Now, on to Perseverance!
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After a year there is zero evidence government edicts slowed the spread of COVID-19

It never was about the virus: After a year of job-destroying lockdowns and the inhuman muzzling of every citizen in a panicked effort to slow the spread of COVID-19, a careful review of the data continues to show what was obvious as early as September 2020: Those authoritarian government edicts did nothing to stop or even slow the spread of the coronavirus.

The article at the link first compares Florida (where the government edicts were few) and California (which was turned into a fascist state by the edicts of its Democratic Party governor) and found that after a year, Florida was actually impacted less by the virus.

In light of everything our officials have taught us about how this virus spreads, it defies reality that Florida, a fully open and popular travel destination with one of the oldest populations in the country, currently has lower hospitalizations and deaths per million than California, a state with much heavier restrictions and one of the youngest populations in the country. While it is true that, overall, California does slightly better than Florida in deaths per million, simply accounting for California’s much younger population tips the scales in Florida’s favor.

Florida has zero restrictions on bars, breweries, indoor dining, gyms, places of worship, gathering sizes, and almost all schools are offering in-person instruction. California, on the other hand, retains heavy restrictions in each of these areas. At the very least, Florida’s hospitalizations and deaths per million should be substantially worse than California’s. Those who predicted death and destruction as a consequence of Florida’s September reopening simply cannot see these results as anything other than utterly remarkable. Even White House covid advisor Andy Slavitt, much to the establishment’s embarrassment, had no explanation for Florida’s success relative to California. Slavitt was reduced to parroting establishment talking points after admitting that Florida’s surprisingly great numbers were “just a little beyond our explanation.”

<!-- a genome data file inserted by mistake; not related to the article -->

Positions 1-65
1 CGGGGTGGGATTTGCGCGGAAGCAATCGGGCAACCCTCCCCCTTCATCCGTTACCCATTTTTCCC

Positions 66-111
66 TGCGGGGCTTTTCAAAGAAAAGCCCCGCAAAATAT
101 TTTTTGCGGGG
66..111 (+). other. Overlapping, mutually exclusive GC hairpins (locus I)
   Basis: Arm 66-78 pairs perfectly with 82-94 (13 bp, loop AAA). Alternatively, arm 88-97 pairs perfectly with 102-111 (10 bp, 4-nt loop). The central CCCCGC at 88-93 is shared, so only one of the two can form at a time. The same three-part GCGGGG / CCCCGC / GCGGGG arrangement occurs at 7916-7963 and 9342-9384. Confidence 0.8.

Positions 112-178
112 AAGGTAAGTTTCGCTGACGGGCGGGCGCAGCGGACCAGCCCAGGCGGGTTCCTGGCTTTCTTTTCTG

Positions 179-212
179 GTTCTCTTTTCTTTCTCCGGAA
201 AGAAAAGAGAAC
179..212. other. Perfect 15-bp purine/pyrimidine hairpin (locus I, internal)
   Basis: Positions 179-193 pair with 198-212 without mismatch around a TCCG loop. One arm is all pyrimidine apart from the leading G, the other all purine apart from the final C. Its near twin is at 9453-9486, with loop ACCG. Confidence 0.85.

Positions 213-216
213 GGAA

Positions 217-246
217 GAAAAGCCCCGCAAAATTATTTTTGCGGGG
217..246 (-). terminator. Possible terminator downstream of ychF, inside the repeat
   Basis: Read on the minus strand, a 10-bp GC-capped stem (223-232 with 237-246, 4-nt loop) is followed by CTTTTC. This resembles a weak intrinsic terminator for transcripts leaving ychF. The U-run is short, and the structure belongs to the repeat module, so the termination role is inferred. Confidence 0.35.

The article then goes on to look at national trends, and finds similar results. Overall there is absolute no correlation between harsh restrictions and fewer COVID deaths or hospitalizations. Instead, the biggest factor appears to be local climate.
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The COVID epidemic really IS ending

CDC infection detections of COVID
CDC graph

Though we all know that our fear-driven society and its power-hungry leaders will refuse to recognize this reality in order to permit life to return to a sane normality, the evidence now shows that the ’20-’21 winter season of COVID is now ending.

The big news is that there has been a drastic decline in reported infections since the beginning of the year.

According to the CDC COVID Data Tracker, there were 283,640 new cases on January 2, 2021. As of February 17, there were 69,165 cases. That represents a drop of 75.05 percent in six weeks — for all you fact-checkers out there.

First, we must recognize that the high numbers this season that seem to dwarf last year are caused largely by the increased effort to test everyone. The numbers also do not indicate COVID cases (where someone is sick from the disease) but include everyone who was tested and found positive, even if they were not sick at all. To call all positive detections as COVID cases is dishonest, and would have never been done in the past. Sadly, the idea of honest reporting has long disappeared.

Second, we must remember that these numbers are likely also inflated because it is financially advantageous for medical officials to report a coronavirus detection, even if it has not been clearly established. There has also been an effort to distort the numbers to make them seem worse than they are.

Finally, most news sources have been combining the statistics from last year’s COVID season with this year’s in order to inflate the numbers. This is bad reporting. The proper thing to do is to report them as separate seasons. If you did this you find that the numbers make the coronavirus not much different than the Hong Kong flu, when adjusted for population. It might be worse, but not unduly so.